18 Abortion Bans Throughout Pregnancy Q: A: Have politicians succeeded in making abortion illegal in some cases? YES. In 2003, Congress passed and the president signed the Federal Abortion Ban, and the Supreme Court ruled it constitutional in Gonzales v. Carhart. That ban outlaws certain safe, medically appropriate abortion care often necessary to protect a woman s health as early as the 12th week of pregnancy. While the Federal Abortion Ban applied nationwide, the court s decision also gave states the green light to enact further bans and other restrictions on abortion that disregard women s health. Sadly, we have seen this exact scenario play out: in 2010 Nebraska enacted the very first ban on abortion after 20 weeks, with no exception to protect a woman s health; many other states quickly followed suit. Anti-choice politicians have since grown even bolder by banning abortion earlier and earlier in pregnancy (see also: Near-Total Abortion Bans). These bans are part of an alarming, coordinated effort to lure the Supreme Court into dismantling the protections established by Roe v. Wade. ABORTION BANS BY WEEK: Bans abortion at a certain week of pregnancy CURRENT STATE MEASURES 2014 ENACTED STATE MEASURES 13 states ban abortion after 20 weeks without an adequate health exception: AL, AZ*, AR, GA, ID, IN, KS, LA, MS, NE, ND, OK, TX. 1 state has an unconstitutional and unenforceable ban on abortion after 12 weeks without an adequate health exception: AR*. * Note: Both Arizona s and Arkansas law are written in such a way that they could apply two weeks earlier than is written in the statute. 1 state enacted 1 ban on abortion after 20 weeks without an adequate health exception: MS. ABORTION BANS BY PROCEDURE: Bans a type of abortion procedure CURRENT STATE MEASURES 20 states have unconstitutional and unenforceable procedure bans that could outlaw abortion as early as the 12th week of pregnancy, with no exception to protect a woman s health: AL, AK, FL, ID, IL, IN, IA, KY, MI, MS, NE, NJ, ND, OK, RI, SC, SD, TN, WV, WI. 9 states ban a safe abortion procedure with no health exception: AZ, AR, KS, LA, MI, MO, NH, UT, VA. 1 state bans a safe abortion procedure with only a narrow health exception: OH For updated information, including summaries of all referenced measures, please visit 10 NARAL Pro-Choice America and NARAL Pro-Choice America Foundation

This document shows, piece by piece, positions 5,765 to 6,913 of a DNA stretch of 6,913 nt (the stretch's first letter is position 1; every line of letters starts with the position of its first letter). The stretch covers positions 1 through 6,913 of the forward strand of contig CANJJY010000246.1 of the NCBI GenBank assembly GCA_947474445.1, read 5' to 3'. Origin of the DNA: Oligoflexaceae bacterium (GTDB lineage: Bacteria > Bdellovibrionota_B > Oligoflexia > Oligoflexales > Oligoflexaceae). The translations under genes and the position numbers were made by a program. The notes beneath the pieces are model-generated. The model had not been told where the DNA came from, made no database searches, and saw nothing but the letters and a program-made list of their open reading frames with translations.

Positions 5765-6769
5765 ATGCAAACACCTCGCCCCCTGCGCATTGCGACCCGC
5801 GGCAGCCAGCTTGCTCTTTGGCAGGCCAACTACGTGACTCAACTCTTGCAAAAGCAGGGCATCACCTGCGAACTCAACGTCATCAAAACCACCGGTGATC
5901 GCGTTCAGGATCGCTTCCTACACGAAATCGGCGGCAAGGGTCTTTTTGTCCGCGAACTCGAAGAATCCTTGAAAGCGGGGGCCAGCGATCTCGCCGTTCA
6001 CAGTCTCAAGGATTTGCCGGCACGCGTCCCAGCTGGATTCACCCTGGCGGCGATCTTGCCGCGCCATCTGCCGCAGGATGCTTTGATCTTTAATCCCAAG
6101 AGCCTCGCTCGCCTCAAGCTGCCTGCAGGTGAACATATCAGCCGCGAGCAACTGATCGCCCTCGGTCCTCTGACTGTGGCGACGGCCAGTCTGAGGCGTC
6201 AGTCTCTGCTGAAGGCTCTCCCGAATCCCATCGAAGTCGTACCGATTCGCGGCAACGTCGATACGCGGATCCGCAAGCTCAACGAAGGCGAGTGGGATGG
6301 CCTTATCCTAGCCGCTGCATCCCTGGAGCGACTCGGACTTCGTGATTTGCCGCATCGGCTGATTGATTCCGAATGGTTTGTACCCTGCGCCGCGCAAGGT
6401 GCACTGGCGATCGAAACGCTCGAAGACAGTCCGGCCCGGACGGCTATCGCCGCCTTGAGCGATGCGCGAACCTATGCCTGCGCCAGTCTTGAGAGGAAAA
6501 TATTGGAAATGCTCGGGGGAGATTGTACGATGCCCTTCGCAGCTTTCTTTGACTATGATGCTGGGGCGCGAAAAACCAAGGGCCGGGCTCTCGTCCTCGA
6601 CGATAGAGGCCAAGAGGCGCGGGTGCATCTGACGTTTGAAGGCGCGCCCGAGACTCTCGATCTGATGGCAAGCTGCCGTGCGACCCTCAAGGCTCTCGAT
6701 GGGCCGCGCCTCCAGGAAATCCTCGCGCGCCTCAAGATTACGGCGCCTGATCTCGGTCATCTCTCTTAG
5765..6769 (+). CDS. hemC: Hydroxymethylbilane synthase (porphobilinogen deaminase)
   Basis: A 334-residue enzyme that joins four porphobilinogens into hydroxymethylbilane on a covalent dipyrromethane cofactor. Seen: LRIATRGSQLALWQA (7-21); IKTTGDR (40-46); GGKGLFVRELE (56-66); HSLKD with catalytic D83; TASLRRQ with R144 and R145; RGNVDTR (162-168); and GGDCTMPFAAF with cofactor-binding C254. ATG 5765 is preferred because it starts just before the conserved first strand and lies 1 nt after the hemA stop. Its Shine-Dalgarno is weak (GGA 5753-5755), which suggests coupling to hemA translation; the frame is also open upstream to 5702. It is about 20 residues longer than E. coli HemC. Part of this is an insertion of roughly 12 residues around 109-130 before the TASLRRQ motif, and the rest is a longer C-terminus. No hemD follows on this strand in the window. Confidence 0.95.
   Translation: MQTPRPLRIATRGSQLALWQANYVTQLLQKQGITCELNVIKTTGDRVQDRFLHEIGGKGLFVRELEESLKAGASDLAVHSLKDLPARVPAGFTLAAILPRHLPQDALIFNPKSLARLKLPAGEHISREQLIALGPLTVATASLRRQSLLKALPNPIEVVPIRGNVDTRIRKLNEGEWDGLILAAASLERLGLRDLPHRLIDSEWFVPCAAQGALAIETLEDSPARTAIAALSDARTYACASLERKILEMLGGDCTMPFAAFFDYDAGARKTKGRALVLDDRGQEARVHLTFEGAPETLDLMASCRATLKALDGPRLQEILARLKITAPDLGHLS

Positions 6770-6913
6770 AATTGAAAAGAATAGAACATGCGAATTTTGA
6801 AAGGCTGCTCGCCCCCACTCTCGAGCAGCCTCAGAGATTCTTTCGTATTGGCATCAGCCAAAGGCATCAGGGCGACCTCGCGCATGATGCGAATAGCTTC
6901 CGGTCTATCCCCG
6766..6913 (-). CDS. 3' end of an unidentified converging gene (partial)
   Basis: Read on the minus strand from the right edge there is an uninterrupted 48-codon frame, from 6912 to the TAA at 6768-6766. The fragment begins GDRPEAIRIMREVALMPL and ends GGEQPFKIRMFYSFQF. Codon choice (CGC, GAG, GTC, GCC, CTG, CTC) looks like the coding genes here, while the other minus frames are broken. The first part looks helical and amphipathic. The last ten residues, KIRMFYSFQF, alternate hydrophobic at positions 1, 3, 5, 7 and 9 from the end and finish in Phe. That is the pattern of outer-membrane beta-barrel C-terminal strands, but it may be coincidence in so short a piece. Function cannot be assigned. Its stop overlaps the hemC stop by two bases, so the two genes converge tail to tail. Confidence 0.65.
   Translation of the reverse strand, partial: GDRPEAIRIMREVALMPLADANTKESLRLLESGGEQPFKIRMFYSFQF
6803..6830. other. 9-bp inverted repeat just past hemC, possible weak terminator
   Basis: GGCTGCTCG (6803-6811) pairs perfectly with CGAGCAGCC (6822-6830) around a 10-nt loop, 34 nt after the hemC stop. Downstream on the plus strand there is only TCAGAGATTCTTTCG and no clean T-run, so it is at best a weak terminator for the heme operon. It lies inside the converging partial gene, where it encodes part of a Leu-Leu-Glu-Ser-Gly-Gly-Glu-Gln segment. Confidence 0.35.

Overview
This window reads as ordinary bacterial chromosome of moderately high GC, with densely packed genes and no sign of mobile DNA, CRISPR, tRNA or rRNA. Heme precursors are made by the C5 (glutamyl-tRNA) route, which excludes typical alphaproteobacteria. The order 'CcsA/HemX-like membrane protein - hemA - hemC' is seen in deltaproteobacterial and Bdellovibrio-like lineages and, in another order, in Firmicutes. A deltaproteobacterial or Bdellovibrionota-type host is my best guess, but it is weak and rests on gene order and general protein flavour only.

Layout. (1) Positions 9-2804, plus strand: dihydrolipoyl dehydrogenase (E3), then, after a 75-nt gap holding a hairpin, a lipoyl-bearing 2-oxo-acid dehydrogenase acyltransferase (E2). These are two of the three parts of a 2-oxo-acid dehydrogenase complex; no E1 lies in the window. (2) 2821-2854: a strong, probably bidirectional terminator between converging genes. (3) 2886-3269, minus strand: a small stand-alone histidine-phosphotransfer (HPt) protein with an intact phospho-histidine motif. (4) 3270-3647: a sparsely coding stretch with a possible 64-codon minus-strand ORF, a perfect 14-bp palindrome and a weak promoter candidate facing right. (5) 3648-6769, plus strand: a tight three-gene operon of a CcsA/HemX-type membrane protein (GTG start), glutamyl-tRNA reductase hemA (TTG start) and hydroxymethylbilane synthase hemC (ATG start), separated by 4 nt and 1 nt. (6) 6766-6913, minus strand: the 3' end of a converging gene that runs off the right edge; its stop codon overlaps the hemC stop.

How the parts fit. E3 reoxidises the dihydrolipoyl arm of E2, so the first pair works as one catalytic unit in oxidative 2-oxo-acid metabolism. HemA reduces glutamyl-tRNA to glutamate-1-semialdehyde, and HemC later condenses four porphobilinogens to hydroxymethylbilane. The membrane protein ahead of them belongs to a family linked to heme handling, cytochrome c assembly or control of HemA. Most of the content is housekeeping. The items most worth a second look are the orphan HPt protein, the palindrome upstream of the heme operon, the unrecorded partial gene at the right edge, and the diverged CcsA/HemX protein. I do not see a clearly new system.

19 Biased Counseling and Mandatory Delays Q: A: What are biased-counseling and mandatory-delay measures, and how do they endanger women s health? Biased-counseling and mandatory-delay measures prohibit women from receiving abortion care until they are subjected to a state-mandated lecture and/or materials, typically followed by a delay of at least 24 hours. Like any patient, a woman considering abortion should receive full and unbiased information from her doctor about her medical options. However, these measures require that women be provided with political propaganda and medically inaccurate information, such as the disproven claim that abortion causes breast cancer. Mandatory delays create additional burdens for women, especially women in rural areas who often have to travel for many hours to reach a health-care provider, and women who do not have the resources to take extra time off work or pay for child care. Biased-counseling measures are insulting to women, implying they are not capable of making decisions for themselves, and insert politicians intrusively into the doctor-patient relationship. CURRENT STATE MEASURES 2014 ENACTED STATE MEASURES 33 states have measures that subject women seeking abortion services to biased-counseling requirements and/or mandatory delays: AL, AK, AZ, AR, DE, FL, GA, ID, IN, KS, KY, LA, MA, MI, MN, MS, MO, MT, NE, NC, ND, OH, OK, PA, RI, SC, SD, TN, TX, UT, VA, WV, WI. 7 of these measures have been found fully or partially unconstitutional: DE, KY, MA, MI, MT, SD, TN. 3 states enacted 3 measures related to biased counseling and/or mandatory delays: AL, LA, MO For updated information, including summaries of all referenced measures, please visit Who DeCiDes?